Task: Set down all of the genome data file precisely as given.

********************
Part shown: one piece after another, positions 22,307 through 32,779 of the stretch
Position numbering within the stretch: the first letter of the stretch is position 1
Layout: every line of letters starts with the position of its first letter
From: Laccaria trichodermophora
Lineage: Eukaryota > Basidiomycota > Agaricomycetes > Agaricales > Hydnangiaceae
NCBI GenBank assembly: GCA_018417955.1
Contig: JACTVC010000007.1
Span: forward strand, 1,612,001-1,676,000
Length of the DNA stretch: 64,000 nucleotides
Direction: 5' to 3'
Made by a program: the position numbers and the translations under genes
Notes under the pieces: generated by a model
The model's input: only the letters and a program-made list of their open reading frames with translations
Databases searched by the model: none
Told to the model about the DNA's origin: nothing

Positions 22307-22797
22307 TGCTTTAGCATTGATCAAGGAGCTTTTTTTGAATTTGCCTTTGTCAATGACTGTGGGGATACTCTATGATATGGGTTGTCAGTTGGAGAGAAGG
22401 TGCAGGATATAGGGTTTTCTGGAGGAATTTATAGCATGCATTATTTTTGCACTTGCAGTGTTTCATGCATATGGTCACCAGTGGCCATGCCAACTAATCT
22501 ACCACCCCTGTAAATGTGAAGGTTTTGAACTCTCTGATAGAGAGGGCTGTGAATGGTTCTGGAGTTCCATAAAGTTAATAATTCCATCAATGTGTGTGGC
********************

Part shown: one piece after another, positions 22,307 through 32,779 of the stretch
Position numbering within the stretch: the first letter of the stretch is position 1
Layout: every line of letters starts with the position of its first letter
From: Laccaria trichodermophora
Lineage: Eukaryota > Basidiomycota > Agaricomycetes > Agaricales > Hydnangiaceae
NCBI GenBank assembly: GCA_018417955.1
Contig: JACTVC010000007.1
Span: forward strand, 1,612,001-1,676,000
Length of the DNA stretch: 64,000 nucleotides
Direction: 5' to 3'
Made by a program: the position numbers and the translations under genes
Notes under the pieces: generated by a model
The model's input: only the letters and a program-made list of their open reading frames with translations
Databases searched by the model: none
Told to the model about the DNA's origin: nothing

Positions 22307-22797
22307 TGCTTTAGCATTGATCAAGGAGCTTTTTTTGAATTTGCCTTTGTCAATGACTGTGGGGATACTCTATGATATGGGTTGTCAGTTGGAGAGAAGG
22401 TGCAGGATATAGGGTTTTCTGGAGGAATTTATAGCATGCATTATTTTTGCACTTGCAGTGTTTCATGCATATGGTCACCAGTGGCCATGCCAACTAATCT
22501 ACCACCCCTGTAAATGTGAAGGTTTTGAACTCTCTGATAGAGAGGGCTGTGAATGGTTCTGGAGTTCCATAAAGTTAATAATTCCATCAATGTGTGTGGC